Frontline likewise is alleged to have sufficient knowledge of trademark infringement by the Laurette counterfeiters. According to Gucci, Laurette completed an application to obtain Frontline’s services, and Nathan Counley, though a Durango employee, is listed as Frontline’s sales agent. Counley “acted as Frontline’s agent in soliciting and directing credit card processing business from replica merchants like the Laurette Counterfeiters” and therefore Frontline may be charged with his knowledge, including his understanding of Laurette’s difficulty to obtain services for selling replicas. Gucci alleges that the “replica acknowledgment” described above that was created for the Laurette website with Counley’s assistance was also reviewed by Frontline, who made suggestions as to where they should place this warning on the website. Even more significantly, Frontline allegedly performed its own investigation of products sold through TheBagAddiction.com as part of Frontline’s chargeback reviews. When faced with a chargeback, Gucci claims that Frontline received supporting documentation from Laurette that included information about the specific item ordered, including a description of the item purchased. Not only did Frontline allegedly review the specific item description, Plaintiff also claims that the relatively small price tag for the item, as well as specific complaints from customers who made chargebacks about not receiving what the website purported to sell, e.g. a product made of genuine leather, should have alerted Frontline that these were infringing products. These fact-specific claims are enough to at least infer that Frontline knew or consciously avoided knowing that the counterfeit products were sold on TheBagAddiction.com.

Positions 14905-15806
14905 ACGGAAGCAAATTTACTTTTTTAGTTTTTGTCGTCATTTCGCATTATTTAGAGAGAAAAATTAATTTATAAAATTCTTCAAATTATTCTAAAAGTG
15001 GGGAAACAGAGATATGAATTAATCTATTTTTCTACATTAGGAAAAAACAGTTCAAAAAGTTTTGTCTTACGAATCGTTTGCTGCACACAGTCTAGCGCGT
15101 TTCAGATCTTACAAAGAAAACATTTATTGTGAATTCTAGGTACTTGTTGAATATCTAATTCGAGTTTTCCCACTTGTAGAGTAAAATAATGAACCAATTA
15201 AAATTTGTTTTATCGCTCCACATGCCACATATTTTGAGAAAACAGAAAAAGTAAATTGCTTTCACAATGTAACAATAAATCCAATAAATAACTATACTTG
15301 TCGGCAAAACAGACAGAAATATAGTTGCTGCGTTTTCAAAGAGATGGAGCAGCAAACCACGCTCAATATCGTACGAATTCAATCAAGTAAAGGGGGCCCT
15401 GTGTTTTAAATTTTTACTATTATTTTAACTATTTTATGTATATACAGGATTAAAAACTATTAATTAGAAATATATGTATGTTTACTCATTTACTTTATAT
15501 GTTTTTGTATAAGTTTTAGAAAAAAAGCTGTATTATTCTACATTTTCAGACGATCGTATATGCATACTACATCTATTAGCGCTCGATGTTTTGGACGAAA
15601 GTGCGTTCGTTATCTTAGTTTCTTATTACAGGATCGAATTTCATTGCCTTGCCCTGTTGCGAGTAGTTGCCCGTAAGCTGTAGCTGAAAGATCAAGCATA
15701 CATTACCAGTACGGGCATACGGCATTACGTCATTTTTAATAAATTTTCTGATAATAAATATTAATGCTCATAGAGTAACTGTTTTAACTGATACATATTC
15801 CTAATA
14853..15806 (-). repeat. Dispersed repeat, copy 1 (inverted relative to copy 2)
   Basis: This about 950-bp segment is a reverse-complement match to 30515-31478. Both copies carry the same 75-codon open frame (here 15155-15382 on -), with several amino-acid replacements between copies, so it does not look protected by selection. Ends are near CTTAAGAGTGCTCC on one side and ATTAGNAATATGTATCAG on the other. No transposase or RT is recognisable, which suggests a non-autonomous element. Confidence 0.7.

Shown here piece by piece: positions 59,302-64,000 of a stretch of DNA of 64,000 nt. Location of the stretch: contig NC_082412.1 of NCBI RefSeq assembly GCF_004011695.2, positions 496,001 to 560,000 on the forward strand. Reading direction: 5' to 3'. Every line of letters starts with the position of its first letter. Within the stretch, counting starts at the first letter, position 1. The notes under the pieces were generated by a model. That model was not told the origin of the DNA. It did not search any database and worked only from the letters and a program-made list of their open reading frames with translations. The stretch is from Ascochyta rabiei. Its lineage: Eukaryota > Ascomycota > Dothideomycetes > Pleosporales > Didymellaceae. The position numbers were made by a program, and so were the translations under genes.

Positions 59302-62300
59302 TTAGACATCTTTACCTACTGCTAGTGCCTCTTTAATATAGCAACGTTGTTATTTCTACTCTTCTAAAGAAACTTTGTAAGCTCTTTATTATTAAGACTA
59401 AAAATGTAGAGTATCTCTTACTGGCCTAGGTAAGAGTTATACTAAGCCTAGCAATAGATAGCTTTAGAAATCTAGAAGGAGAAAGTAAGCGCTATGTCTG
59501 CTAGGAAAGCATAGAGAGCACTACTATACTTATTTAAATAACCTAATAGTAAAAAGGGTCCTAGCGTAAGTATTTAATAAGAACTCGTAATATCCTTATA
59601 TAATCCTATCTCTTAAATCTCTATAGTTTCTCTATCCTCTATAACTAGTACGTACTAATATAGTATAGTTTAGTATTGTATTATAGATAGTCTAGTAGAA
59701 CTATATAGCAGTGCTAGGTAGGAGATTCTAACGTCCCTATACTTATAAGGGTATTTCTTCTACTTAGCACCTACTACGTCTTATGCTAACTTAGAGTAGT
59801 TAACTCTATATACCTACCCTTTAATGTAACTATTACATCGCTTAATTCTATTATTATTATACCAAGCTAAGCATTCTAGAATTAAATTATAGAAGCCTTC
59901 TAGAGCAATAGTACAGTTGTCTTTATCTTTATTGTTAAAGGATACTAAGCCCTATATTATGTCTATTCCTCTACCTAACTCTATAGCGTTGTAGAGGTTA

The Gucci opinion, just as LIKELIHOOD OF CONFUSION® did in the passage quoted above, approvingly cites Circuit Judge Kozinski’s dissent in Perfect 10, including gems such as:
It’s not possible to distribute by sale without receiving compensation, so payment is in fact part of the infringement process
They knowingly provide a financial bridge between buyers and sellers of [counterfeit products], enabling them to consummate infringing transactions, while making a profit on every sale.
In a commercial environment, distribution and payment are . . . like love and marriage — you can’t have one without the other. If cards don’t process payments, pirates don’t deliver booty.
I wasn’t alone in my criticism (see here, here, here and here). At the end of the day, however, Judge Baer wisely did not rule, as he could have, that because he sits in the Second Circuit he was not bound by the Ninth Circuit’s imperfect ruling in Perfect 10. Instead, he distinguished the cases as follows:
Defendants rely on the fact that, in Perfect 10, the Ninth Circuit declined to hold certain credit card processors liable for a website’s trademark infringement. There, however, the infringing conduct was the publication on the website of trademarked images of nude models, and the distribution occurred via individuals viewing and taking the image directly from the website. Plaintiff in that case failed or perhaps was unable to allege that the credit card service providers had the “power to remove infringing material” or “directly stop their distribution” because the infringement occurred on the website itself and a credit card transaction was not needed for the website to continue to infringe. This is not the case here.
Nope: Different case. Hurray for the Mother Court! And hat tip to Jane Coleman, she of the definitive online treatise Secondary Trademark Infringement, now being revised to reflect this year’s excitement and, it is hoped, to offer a hard copy to hard-pressed legal researchers, as well as the merely curious, some time this fall.